Wireless bandwidth refers to the speed of data transfer between electronic devices capable of wireless communication, using radio frequency signals. Wireless bandwidth is typically measured in thousands of bits (kilobits) or millions of bits (megabits) per second (Mbps), but many factors can limit or reduce bandwidth so that wireless connections become slower and less reliable than users can expect.
Wireless bandwidth is limited to the maximum bandwidth specified for a particular wireless technology. Devices compliant with the Institute of Electrical and Electronics Engineers (IEEE) 802.11 family of standards – colloquially known as “Wi-Fi” devices – offer theoretical maximum bandwidths of up to 11 Mbps (for 802.11b or wireless devices – B) at 450 Mbps (for 802.11n or wireless -N devices). Bluetooth technology, on the other hand, offers a theoretical maximum bandwidth of 2.1 Mbps (for Bluetooth 2.0 devices).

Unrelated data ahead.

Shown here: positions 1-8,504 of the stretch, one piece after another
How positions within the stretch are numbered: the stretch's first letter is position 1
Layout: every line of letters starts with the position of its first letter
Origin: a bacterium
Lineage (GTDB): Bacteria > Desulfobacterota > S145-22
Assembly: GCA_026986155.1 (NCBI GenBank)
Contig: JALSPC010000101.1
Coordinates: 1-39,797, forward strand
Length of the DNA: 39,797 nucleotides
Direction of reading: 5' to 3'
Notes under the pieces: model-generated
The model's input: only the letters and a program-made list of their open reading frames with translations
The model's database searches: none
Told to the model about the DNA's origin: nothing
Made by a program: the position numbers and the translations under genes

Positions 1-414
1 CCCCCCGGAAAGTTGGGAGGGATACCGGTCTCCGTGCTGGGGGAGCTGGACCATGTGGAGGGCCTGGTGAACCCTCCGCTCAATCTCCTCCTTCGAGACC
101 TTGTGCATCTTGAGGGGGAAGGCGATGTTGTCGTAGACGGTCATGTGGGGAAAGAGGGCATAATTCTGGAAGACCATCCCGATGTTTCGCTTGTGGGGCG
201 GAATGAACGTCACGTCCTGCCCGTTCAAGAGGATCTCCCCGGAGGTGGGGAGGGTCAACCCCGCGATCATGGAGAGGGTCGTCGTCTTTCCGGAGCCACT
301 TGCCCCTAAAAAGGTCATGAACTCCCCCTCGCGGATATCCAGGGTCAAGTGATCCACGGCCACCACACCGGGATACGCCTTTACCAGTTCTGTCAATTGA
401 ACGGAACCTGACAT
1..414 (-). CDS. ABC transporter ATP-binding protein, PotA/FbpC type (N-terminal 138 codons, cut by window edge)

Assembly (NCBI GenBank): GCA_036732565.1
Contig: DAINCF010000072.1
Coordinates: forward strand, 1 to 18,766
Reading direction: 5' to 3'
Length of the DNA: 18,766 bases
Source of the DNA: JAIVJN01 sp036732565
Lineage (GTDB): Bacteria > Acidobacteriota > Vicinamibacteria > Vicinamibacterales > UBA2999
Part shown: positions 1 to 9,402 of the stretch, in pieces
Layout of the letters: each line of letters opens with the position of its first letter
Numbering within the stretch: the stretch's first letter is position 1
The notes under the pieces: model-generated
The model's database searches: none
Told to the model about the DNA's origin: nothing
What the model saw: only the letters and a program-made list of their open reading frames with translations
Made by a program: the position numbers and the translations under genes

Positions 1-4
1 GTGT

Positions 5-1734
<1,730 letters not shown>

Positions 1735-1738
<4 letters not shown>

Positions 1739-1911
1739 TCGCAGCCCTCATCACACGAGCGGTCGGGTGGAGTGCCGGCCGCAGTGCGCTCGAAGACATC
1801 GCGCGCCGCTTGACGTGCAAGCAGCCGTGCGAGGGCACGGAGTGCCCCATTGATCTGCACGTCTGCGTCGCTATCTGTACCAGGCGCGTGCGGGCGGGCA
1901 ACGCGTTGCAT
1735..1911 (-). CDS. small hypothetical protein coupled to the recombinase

The strength of wireless signals decreases with distance, so wireless technologies also specify a theoretical maximum range outside which devices may suffer from reduced bandwidth or receive no wireless signal at all. Wireless N devices have a theoretical maximum range of 650 feet or more, while Bluetooth 2.0 devices have a theoretical maximum range of about 300 feet, but a device is known as a wireless repeater, placed halfway between devices wireless, can extend these ranges to the maximum.
Wireless network signals have relatively high frequencies and short wavelengths, which means that they are attenuated, or weakened, by obstacles such as walls, ceilings, and metal objects. The weakening of the signal can limit the bandwidth, which reduces the speed of connection to an exploration of what makes it difficult for these wireless devices to establish a connection in the first place. Large, substantial obstacles near wireless devices cause the most disturbances of wireless signals.